Toronto added more than 46,000 net jobs in 2019, including roughly 10,000 in the tech sector alone.

The city’s annual employment survey, which was released on Monday, shows that total employment grew by 3.1 per cent in 2019, which equates to a year-over year increase of 46,920 net jobs.

Full time jobs increased at a rate of 2.8 per cent (31,930) while part time jobs were up 4 per cent (14,980) and now account for nearly one out of four positions.

The overall increase was driven, in part, by the continued expansion of the teach industry.

The survey found that the tech sector now employs in excess of 60,000 people in Toronto, representing a 16.6 per cent increase from 2018 and an 84.6 per cent increase from 2014.

The survey also found an associated jump in tech businesses with more than 1,700 counted, which is an increase of 15.5 per cent from 2018 and 85.7 per cent from 2014.

The survey said that about two per cent of all businesses in the city are now tech businesses.

“It’s no secret that a key feature of Toronto’s economy in the 21st century has been the rise of our technology sector. The survey results reinforce this growth – with the total number of tech businesses almost doubling over the past five years and an incredible 85 per cent increase in jobs in the tech sector over the same time period,” Mayor John Tory said in a press release outlining the survey results. “I'm committed to continuing to grow our city's economy, and protecting Toronto's success.”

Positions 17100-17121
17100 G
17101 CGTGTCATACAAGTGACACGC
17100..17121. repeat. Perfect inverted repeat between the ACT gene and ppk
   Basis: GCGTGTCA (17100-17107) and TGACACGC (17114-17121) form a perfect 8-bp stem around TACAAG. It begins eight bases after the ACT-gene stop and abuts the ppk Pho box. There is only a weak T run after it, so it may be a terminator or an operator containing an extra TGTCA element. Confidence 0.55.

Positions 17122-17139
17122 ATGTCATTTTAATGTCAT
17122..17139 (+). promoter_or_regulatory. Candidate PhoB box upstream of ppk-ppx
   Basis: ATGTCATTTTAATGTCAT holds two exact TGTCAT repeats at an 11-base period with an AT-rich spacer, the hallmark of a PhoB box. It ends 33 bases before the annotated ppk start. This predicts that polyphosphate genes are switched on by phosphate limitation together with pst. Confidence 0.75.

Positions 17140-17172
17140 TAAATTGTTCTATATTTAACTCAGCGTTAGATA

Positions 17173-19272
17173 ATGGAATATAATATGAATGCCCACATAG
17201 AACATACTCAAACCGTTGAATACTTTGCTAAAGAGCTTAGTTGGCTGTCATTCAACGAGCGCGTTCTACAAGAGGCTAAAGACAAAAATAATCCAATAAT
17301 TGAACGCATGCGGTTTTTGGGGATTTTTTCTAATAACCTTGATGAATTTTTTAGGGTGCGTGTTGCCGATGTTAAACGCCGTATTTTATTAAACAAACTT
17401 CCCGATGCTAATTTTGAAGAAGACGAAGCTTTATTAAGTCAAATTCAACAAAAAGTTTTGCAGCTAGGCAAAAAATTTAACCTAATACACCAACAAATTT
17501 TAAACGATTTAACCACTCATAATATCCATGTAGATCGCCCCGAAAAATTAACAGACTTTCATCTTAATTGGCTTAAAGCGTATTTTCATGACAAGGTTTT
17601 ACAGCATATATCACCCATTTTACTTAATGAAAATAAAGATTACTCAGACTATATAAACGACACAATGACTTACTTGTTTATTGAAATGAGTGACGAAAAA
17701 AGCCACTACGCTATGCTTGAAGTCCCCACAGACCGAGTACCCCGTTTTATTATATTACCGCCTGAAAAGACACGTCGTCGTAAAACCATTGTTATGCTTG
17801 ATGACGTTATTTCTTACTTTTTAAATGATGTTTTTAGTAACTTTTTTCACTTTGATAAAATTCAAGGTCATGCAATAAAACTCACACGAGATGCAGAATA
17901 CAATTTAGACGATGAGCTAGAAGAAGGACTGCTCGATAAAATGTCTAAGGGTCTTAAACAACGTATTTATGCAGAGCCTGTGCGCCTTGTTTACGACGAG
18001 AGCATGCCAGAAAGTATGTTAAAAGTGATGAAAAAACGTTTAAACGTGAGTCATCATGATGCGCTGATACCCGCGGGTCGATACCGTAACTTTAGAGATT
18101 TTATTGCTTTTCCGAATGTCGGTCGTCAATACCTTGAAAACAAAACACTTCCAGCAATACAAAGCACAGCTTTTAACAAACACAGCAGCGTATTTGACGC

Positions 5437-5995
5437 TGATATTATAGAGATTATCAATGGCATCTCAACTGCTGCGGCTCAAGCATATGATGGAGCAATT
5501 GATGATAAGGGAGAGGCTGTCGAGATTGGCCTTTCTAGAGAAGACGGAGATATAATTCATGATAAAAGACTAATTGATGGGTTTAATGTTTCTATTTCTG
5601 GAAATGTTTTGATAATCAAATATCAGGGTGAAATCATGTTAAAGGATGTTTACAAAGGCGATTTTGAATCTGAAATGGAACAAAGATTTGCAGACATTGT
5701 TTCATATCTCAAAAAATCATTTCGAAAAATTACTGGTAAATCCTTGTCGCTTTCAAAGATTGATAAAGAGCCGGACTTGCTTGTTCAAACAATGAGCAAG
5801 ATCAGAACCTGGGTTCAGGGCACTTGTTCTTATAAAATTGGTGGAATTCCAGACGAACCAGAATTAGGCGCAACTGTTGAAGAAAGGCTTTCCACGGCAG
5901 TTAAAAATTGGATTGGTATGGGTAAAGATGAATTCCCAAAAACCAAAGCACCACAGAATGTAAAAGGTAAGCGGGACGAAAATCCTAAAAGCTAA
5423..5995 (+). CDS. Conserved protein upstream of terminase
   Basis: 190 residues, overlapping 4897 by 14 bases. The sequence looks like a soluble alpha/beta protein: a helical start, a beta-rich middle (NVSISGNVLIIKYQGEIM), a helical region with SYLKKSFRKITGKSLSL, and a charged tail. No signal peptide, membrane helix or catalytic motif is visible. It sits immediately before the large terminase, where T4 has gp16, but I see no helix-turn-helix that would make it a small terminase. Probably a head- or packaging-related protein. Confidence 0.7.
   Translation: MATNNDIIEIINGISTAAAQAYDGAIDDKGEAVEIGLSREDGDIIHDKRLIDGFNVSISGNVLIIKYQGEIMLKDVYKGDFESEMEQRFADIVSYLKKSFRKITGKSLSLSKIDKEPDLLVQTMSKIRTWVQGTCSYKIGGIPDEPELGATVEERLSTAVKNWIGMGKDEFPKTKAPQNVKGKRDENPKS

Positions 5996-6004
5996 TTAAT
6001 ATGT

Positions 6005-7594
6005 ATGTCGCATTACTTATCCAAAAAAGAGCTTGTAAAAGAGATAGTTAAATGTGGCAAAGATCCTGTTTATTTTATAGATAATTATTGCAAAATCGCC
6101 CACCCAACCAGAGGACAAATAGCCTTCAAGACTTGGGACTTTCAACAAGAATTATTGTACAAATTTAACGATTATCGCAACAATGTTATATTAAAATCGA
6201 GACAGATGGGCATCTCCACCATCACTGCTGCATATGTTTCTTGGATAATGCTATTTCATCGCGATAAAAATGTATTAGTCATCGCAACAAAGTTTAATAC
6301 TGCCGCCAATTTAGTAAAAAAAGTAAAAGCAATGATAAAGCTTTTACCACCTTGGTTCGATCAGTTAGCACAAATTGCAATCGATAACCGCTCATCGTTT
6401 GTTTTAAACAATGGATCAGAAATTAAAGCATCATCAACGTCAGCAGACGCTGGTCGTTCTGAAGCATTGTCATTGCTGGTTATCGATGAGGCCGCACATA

Employment survey

While there were significant job gains in the tech sector in 2019, other industries also performed well.

The city added 15,170 jobs in finance and insurance (9.3 per cent increase) and another 10,350 net jobs in health care and social assistance (5.6 per cent increase). There was also an additional 9,140 jobs in educational services (7.5 per cent increase).

The survey found that jobs continue to be clustered in the downtown core where 37 per cent of the workforce is located but there was also significant growth in the city’s designated employment areas, which now account for 27 per cent of all jobs and 92.3 per centre of its city’s manufacturing jobs.

The four civic centres, meanwhile, accounted for 5.2 per cent of all jobs but lagged behind the city-wide growth rate in 2019, partially as a result of a 1,150 net job loss in Scarborough Centre.

“Most of Scarborough’s employment decrease over the past year was in the Office category (-1,090 jobs or 9.5%). This decrease is due in part to the relocation or consolidation of jobs at locations in downtown, including firms such as Telus and SAP Canada (-550 jobs),” the survey pointed out.

The city has conducted an employment survey since 1983.

This year’s survey was based on responses from more than 76,000 businesses.

The unemployment for the Census Metropolitan Area (CMA) of Toronto in Dec. 2019 was 5.5 per cent.